The tube and worm is one the strangest, yet most effective methods of catching striped bass in the waters surrounding Cape Cod. Three foot long tubes routinely catch two foot long striped bass. 18 inch tubes often catch bass pushing well into the 40 pound range.
Needless to say there is a lot of mystique surrounding this deadly technique.
It would take quite a few articles to explain the theories behind why striped bass eat tubes. So instead of diving into tube and worm philosophy, lets explore how we can all improve our tube and worm success ratio by making a few alterations to our gear and techniques.
Locating an Area to Troll a Tube
Before placing a tube in the water, the most important decision an angler can make is deciding where to fish.
However one mistake that many anglers make is spending too much time trolling an area that does not hold any life. Trolling tubes has a natural tendency to put anglers to sleep-literally. It is extremely easy to just set the rods in the holders, and putt along for an entire afternoon, hoping to run into a nice school of striped bass.
Kicking back and relaxing is great, yet it is certainly not the most efficient way to fish the tube and worm. A more proactive approach is often necessary to locate a prime area with a lot of life. Spending more time on the move, and less time with the tubes in the water, will often result in more bass hitting the decks.
If this seems counter-intuitive to you, give Developing a Strategy for Finding Big Striped Bass and Tuna a read, to get a better understanding of what I mean.
Making Your Own Tubes
If you have the time, making homemade tubes can give an angler a competitive advantage over those who fish with store bought versions.
Most of the guys I fish with prefer to use unweighted tubes. Unweighted tubes can prove to be difficult to find at even the most fully stocked of bait shops. Unweighted tubes "swim" through the water column on a more natural, horizontal plane. Using tubes without weight also allows for more precise depth control.
Aside from the fishing advantages, homemade tubes can be made for less than $2/tube.
Rigging tubes is a pretty simple process that anyone with some wire, surgical tubing, pliers and patience can easily tackle. Stay tuned over the next couple weeks for an upcoming tube building video.
Tube and worm rigs can be fished on monofilament, wire, braid and leadcore line. Wire line is beneficial when trolling in serious current, or dredging the depths. Monofilament comes in handy when fishing extremely shallow water. Leadcore and braided line fishes well across the spectrum.
90% of our trolling is done using 45 pound leadcore line. We load up a hundred or so yards of 50 pound dacron backing, and then attach 100 yards of leadcore via a slim beauty knot. The leadcore is conveniently marked at 10 yard increments by a change in color.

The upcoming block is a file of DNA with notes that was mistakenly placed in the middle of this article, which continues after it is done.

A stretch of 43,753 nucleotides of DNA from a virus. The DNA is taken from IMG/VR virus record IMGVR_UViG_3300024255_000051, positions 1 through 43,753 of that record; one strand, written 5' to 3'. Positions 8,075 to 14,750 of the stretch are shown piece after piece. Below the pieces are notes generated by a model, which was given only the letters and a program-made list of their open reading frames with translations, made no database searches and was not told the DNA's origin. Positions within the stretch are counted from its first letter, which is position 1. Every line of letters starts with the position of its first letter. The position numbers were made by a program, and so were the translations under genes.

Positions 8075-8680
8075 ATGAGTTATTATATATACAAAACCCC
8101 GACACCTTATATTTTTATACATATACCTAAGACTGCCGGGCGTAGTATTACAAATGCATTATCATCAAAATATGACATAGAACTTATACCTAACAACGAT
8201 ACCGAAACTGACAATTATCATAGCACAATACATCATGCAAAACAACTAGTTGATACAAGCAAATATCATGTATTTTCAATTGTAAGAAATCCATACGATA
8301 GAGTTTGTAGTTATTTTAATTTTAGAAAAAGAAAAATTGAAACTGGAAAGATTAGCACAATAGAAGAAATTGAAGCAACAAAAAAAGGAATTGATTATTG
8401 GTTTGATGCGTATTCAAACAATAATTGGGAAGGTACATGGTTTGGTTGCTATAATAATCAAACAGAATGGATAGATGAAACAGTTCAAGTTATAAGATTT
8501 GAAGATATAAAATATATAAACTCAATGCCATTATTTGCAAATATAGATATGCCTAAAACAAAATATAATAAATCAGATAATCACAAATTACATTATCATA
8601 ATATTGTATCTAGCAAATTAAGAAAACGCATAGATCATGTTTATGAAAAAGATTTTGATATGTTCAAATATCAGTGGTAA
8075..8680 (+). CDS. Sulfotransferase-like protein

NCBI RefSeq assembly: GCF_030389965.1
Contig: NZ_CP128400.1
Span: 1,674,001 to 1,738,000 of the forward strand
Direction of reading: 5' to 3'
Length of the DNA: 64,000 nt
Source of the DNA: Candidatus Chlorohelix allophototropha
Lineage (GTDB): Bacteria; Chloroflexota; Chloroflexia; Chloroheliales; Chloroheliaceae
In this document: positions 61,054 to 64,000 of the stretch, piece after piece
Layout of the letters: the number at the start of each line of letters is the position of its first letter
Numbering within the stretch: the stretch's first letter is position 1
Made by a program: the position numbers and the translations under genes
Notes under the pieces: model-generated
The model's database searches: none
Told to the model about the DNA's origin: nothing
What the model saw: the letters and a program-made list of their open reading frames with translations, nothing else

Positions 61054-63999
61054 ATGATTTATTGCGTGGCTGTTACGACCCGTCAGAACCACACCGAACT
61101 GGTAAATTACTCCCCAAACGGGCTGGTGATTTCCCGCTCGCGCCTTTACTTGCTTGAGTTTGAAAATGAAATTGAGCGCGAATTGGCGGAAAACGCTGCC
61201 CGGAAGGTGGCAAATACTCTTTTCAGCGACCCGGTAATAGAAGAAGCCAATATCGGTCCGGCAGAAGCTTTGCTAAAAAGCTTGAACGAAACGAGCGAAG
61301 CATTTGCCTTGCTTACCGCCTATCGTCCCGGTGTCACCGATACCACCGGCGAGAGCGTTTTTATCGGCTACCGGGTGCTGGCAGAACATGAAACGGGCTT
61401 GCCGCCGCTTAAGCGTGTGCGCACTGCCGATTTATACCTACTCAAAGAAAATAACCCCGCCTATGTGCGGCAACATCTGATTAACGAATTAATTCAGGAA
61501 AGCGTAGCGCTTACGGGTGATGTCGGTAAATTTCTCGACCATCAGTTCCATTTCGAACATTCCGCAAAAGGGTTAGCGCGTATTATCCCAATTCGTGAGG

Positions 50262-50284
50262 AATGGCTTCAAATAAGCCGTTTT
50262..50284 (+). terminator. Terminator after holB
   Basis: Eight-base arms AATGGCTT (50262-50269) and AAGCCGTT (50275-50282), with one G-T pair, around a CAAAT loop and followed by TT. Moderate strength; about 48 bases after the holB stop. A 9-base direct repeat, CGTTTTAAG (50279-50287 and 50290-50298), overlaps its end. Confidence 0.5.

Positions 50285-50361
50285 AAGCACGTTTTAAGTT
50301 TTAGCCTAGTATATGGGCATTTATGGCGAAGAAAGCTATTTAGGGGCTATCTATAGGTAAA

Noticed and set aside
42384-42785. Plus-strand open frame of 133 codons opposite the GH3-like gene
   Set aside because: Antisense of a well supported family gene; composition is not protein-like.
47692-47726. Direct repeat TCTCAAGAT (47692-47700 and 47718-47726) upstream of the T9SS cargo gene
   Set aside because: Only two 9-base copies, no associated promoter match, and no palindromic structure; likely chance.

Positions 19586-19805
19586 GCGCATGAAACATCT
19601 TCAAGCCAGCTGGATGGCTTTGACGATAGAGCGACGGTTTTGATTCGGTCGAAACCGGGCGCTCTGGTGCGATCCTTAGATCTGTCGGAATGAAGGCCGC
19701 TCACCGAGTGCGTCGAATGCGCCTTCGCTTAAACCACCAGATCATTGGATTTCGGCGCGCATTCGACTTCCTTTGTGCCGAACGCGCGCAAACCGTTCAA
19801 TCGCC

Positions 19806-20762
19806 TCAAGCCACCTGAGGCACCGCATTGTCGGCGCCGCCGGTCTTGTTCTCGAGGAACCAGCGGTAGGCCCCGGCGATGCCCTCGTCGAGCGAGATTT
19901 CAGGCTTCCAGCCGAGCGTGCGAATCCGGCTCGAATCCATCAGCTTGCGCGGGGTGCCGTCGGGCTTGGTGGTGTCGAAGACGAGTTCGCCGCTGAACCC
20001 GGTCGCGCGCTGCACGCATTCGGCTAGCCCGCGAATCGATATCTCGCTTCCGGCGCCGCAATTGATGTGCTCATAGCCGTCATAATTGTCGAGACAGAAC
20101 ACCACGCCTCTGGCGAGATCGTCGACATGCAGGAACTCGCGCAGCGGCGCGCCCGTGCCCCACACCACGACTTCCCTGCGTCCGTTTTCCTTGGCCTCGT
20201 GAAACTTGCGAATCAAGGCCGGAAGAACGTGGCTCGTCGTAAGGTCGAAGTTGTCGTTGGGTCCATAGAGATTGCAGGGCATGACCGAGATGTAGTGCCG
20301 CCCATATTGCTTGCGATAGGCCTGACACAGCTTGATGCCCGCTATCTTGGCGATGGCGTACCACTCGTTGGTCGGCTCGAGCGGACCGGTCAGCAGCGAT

When using unweighted tubes, every 10 yards of leadcore placed in the water results in around five feet of achieved depth, considering an average trolling speed of around two knots. The ratio does not hold true if the trolling speed is considerably quicker or slower than two knots.
If we are marking bass at 15 feet below the surface of the water, then we will put three colors of leadcore in the water. If the bass are at 25 feet, then we will put five colors of leadcore in the water etc.
Precisely placing tubes at specific depths becomes more of a challenge when using weighted tubes. However weighted tubes are convenient when marking fish along the bottom in deep water.
Finding the Best Tube and Depth to Fish
Once an area holding bass is located, we can then work on discovering the most productive depth, tube size, and tube color to fish. The best way to do this is through a process of elimination.
I will typically troll three tubes when tube and worm fishing. One tube is trolled down the center of the Miss Loretta, while the other two are trolled off the port and starboard sides. All three tubes are trolled via leadcore line.
If fish are being marked throughout the water column, then the usual move would be to place the port and starboard lines at a specific depth (say five colors) and keep the line running down the center at a seperate depth (say three colors).
Tube color and size depends on the situation. The important concept to grasp is that it is important to alter your tube spread according to the reaction you are getting from the bass.
For example, if stripers consistently bite the 24 inch red tube on the center line (which has been set at three colors) then it could pay off to change the 30 inch orange tube you had running on the starboard line to a 24 inch red tube. Changing the starboard line to a depth of three colors instead of five colors may not be a bad idea either.
Hold On To Your Best Tubes
It is important to keep tabs on which tubes produce and which ones do not. Being able to make slight alterations to your next batch of tubes is another benefit of learning how to rig your own tubes.
For example, on many occasions one particular tube, at one particular length, exhibiting one particular motion will out fish all the other tubes in a fisherman's arsenal. It is difficult to pinpoint why this occurs, but I believe it has something to do with the way the tube "swims" through the water.
Sometimes bass hit a tube that curls clockwise and sometimes they hit a tube that curls counter-clockwise. Other days it seems to be flipped the other way around. One thing is for sure though-certain tubes out fish other tubes by a large margin.
So take a good look at which tubes in your bucket produce the most fish, and do everything you can to replicate them when trolling the tube and worm.[ois skin="Tube and Worm eBook"]